The Host

2006

Action / Drama / Horror / Sci-Fi

125
IMDb Rating 7 10 90,177

Synopsis


Downloaded times
January 13, 2020

Director

Cast

Ah-sung Ko as Park Hyun-seo
Doona Bae as Hyeon-nam
Kang-ho Song as Lee Han-kyu
Scott Wilson as Jerry Stiller
720p.BLU 1080p.BLU
1.04 GB
1280*720
English
R
23.976 fps
120 min
P/S N/A / N/A
2.08 GB
1920×1080
English
R
23.976 fps
120 min
P/S N/A / N/A

Movie Reviews

Reviewed by rooprect 7 / 10 / 10

One crazy horror comedy drama socio-political allegory

"The Host" is as deceptive and intriguing as its title (there's currently a 6-page thread in the discussion board and we still haven't figured it out). The movie can be taken as a straightforward monster flick, a dark comedy, a sentimental drama, or a rich socio-political allegory. For the sake of this review, let's approach it as more than an action/comedy/horror flick, and let's assume it's a deeper allegory. There's definitely a lot of symbolism, lots of cultural references and outright satire for you to munch on. I think that's what makes this seemingly-ordinary monster flick into a powerful film. Right in the first scene, the director sets the tone with a caricature of Western (U.S.) muddling. Like the excellent Korean film "Welcome to Dongmakgol" released a year earlier, this film is not exactly complimentary toward America, so if that irritates you, you might want to skip this. But when you consider all the 80s Hollywood flicks that painted Russia as a villain, I guess it's fair enough that the USA should take its lumps. (I did want to add that the director takes a diplomatic approach, mocking the American "establishment" while indirectly praising the American individual. He does this by including an American tourist who's really cool. So in other words, his criticisms are not one-sided.) The plot is two-dimensional but the symbolic implications are profound. The story is about a monster that terrorizes the banks of the Han River and grabs a young girl, prompting her bumbling family to lead a rescue effort, with no help from the Korean authorities. Some say that the monster represents Western imperialism. It could represent a figurative "attack" on Korean culture, autonomy and sovereignty. Or it could even be taken literally to represent environmental terrors caused by American apathy. Don't worry, the USA isn't the only target here. There are some pretty good jabs at the Korean authorities too, insinuating (in a way that's both entertaining and irritating) that the Korean government is apathetic & hopeless. "So much for Korea's new democracy," says one character at one point in the film. Some critics point out interesting parallels & allusions to the 1980 Gwangju Uprising (where the Korean Government botched the whole situation, killing & wounding hundreds at a student protest). Everyone is fair game in a dark satire like this. In that respect it reminded me of the excellent Veerhoven scifi satires "Starship Troopers" and "Robocop". Like all good satires, there's a nice amount of comedy to remind us not to take everything at face value. The bumbling family provides some great laughs in the first half, and certain scenes in the hospital are reminiscent of the sarcastic masterpiece "Brazil" with its merciless mockery of all institutional powers. The scene where they're looking for a virus in a guy's head is both riotously hilarious and profoundly disturbing. I did want to mention one thing in case you're wondering. No, the audience isn't supposed to feel sympathy for the monster, not like in "King Kong". I was actually surprised at that (in a good way), because the director didn't stray from his message with any gratuitous sentimentality. Normally I'm not a fan of killer animal flicks (Jaws, etc) because I usually find myself siding with the animals more readily than the humans. But this film managed to avoid all sympathies, since the monster itself is a product of human idiocy (which is explained in the first scene). Well I've just thrown a bunch of ideas at you, and I don't claim any of them to be absolute. But the point is that this seemingly-ordinary horror flick is so much more. It's entirely up to you how you want to see it. Like I said up front, you can just see it as a straightforward monster flick, but I think if you read deeper into the parallels with current Korean society, you'll get a whole lot more out of this.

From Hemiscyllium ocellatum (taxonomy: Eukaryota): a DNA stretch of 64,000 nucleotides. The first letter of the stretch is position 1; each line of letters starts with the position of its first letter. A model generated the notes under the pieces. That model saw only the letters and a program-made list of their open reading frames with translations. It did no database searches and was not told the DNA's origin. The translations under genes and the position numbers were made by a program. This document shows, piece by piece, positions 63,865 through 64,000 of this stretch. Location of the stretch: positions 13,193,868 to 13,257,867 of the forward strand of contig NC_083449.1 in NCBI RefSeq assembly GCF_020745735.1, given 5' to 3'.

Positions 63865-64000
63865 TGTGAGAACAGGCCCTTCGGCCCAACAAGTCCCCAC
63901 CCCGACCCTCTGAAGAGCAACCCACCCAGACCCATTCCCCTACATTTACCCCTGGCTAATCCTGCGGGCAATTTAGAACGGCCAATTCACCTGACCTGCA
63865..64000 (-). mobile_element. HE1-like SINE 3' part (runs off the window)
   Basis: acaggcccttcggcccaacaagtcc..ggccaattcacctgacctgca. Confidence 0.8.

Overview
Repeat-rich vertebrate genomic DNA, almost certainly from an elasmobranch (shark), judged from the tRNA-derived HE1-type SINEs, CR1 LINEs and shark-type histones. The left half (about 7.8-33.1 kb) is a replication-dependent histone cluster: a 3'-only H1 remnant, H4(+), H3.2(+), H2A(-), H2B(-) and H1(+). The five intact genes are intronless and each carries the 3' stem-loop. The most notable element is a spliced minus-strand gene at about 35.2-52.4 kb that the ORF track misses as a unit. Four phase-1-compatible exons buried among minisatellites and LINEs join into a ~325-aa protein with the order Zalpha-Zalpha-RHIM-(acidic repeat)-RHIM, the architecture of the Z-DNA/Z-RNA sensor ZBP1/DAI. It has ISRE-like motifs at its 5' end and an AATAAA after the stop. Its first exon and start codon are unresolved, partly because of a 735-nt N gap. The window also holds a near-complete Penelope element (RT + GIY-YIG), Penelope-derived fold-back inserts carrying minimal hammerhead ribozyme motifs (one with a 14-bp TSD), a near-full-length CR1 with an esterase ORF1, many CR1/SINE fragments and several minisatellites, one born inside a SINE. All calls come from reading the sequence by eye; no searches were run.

Reviewed by whitecatus88 10 / 10 / 10

Great Entertainment With Brilliant Moments from Bong Jun Ho